It’s amazingly my 9th year of running my photography business, officially as a Sdn Bhd / Private Limited (those freelance days were too carefree to count!). It’s a Monday today, and all my staff are not in the office, as we usually take the Mondays off after a weekend wedding shoot to rest and recuperate. I decided to stay home and do some work here too, in between cuddles with my 15 month old son who is growing up too quickly.
On days like these, I take time to think about the business and how we can grow moving forward. Being a natural worrier by nature, it takes extra effort on my part to surrender my business to God and trust Him to bring it forward. Ever since the GST was implemented last year and everyone cut down on their spending, the economic situation has been down. Together with my entrepreneur husband, we’ve diversified our businesses and also made hard decisions to focus when the time is needed.
I don’t consider myself an expert, but here are some thoughts that I have gathered in my years as a full time photographer and mother running a business:
ONE. Outsource – As an artist, one of the pain points I had was actually running the business. I hated doing anything related to accounting (though I did go through some years of basic accounting in school). I know of many photographers who have done jobs but failed to send invoices, only to realise a few months later, that they didn’t get paid for it. So I suggest finding people who are really good at what they do, pay them to do it, and then you can focus on the parts that you love, creating art!
TWO. Marketing is Everything – One of the first things my husband wisely said to me when I first started out… “You can have a website, but if no one can find it, then you’ve already failed in your marketing.” For me, the easiest way to start marketing myself was through my blog and Facebook. I set aside a budget so that I can boost posts when needed. I also started networking with people who are not already in my own usual social circle, like meeting new mothers at playgroups. Start small, start somewhere.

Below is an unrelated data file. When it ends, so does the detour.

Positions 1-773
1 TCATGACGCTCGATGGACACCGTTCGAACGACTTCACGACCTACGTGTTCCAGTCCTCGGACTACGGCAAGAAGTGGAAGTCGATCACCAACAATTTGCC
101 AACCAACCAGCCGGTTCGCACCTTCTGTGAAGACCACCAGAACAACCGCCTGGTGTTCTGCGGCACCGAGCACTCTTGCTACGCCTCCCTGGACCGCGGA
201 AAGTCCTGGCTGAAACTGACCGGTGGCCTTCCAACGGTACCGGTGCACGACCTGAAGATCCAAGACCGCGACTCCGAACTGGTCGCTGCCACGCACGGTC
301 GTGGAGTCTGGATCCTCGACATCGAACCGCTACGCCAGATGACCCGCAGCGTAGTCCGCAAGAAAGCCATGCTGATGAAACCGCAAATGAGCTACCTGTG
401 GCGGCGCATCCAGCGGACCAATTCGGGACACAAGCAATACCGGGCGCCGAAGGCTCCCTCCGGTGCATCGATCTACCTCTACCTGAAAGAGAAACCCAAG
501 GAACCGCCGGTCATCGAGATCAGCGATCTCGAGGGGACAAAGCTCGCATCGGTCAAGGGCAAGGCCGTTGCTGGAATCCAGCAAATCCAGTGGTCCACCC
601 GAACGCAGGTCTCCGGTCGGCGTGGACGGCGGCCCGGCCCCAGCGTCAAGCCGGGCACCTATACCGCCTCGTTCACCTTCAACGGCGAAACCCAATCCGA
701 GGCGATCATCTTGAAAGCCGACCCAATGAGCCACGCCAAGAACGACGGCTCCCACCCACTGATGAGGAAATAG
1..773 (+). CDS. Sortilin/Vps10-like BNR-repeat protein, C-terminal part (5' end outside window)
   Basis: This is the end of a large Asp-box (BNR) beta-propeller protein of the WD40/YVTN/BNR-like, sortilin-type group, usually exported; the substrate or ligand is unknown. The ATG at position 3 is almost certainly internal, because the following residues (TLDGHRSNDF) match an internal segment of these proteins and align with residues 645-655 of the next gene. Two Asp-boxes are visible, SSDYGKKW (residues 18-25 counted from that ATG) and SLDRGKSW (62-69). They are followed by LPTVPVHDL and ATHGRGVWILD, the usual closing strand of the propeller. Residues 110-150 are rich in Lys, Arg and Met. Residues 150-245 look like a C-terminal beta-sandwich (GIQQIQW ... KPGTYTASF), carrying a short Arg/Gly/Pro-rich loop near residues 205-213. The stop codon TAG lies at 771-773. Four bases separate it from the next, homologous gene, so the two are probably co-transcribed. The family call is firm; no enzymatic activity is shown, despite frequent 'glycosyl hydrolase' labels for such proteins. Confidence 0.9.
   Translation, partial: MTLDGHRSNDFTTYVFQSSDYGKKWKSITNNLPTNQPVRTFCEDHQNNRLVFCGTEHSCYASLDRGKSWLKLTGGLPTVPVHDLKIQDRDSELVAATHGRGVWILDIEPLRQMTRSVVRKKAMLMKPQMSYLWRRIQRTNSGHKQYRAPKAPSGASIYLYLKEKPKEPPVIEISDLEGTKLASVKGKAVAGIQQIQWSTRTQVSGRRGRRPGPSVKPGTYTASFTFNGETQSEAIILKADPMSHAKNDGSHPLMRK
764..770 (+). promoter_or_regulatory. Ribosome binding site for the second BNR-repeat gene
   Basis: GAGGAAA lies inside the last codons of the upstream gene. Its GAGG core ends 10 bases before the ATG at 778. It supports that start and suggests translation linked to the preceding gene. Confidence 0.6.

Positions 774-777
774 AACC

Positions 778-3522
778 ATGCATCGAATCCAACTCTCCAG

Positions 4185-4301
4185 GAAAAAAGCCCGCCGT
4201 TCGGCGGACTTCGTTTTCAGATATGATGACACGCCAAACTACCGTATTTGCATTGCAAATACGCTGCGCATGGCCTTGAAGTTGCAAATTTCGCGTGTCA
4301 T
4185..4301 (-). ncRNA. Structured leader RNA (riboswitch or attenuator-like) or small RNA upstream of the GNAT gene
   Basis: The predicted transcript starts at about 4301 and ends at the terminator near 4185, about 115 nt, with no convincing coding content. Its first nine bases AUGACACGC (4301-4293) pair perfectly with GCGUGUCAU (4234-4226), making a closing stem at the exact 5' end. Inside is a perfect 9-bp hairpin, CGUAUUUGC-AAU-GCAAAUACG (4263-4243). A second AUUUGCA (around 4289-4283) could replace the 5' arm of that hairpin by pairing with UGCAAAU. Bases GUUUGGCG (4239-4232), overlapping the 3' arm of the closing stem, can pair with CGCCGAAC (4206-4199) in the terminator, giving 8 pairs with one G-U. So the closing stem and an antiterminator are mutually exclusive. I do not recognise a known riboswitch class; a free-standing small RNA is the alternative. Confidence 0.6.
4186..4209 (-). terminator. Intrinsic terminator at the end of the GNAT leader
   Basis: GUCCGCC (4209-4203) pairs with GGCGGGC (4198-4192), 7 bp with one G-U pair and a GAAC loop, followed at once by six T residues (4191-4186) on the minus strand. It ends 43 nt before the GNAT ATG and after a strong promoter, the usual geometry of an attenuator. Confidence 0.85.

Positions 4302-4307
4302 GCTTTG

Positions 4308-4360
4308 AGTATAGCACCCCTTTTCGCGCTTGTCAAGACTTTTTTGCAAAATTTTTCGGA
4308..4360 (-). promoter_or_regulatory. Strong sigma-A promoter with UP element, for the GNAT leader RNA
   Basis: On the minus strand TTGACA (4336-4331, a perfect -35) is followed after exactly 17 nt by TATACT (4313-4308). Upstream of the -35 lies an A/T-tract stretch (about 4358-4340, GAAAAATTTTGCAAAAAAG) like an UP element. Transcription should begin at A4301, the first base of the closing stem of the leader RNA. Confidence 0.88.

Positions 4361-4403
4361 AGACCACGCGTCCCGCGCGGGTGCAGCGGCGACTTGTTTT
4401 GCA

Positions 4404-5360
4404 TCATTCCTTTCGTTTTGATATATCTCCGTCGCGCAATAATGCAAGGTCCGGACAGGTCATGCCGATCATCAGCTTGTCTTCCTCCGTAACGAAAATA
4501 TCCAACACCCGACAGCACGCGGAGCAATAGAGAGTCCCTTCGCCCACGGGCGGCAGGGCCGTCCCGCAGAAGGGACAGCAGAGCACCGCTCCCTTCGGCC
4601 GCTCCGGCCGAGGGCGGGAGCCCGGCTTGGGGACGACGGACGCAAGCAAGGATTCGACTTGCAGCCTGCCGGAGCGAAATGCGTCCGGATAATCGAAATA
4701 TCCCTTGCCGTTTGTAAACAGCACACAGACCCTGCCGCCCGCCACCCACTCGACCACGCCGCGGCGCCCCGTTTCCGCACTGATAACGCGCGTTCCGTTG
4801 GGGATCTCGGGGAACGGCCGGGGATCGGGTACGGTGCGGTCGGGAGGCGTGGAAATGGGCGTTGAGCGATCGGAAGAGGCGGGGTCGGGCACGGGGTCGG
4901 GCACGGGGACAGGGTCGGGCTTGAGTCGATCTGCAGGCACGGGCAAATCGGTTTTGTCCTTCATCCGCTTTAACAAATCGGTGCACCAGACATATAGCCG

THREE. Don’t Put Yourself Down – There will be days when you feel down. It will come. You will doubt yourself and wonder why you ever started a business in the first place. Just keep your head up, and try to be as optimistic as you can. Pray. Talk to more people. Keep on blogging. Think of new ideas. Don’t give up too quickly.
FOUR. Innovate – Since there are obviously so many photographers in the market, I have to think of ways to innovate my business. How can I be remembered? What can I do that is different from the rest? Can I think of new ways to do old things? One thing I started doing in recent years was approaching baby stores to sell my photography packages to new mothers. I received quite a few enquiries and sales through this method, which was great!
FIVE. Take Time Off – When you run your own business, it’s pretty much on your mind 24 hours a day. I find it really hard switching off, and sometimes catch myself rambling about some random work issue to my husband before I doze off at night. It’s ok to take a break once in a while and recharge your creativity. When you feel tired physically, just do something totally different the next day. Read a new book. Exercise or travel. Cuddle with your kids. I find that when I am recharged this way, I am a much better person, which eventually leads me to become a better photographer.
Alex and Grace while on holiday in Bali.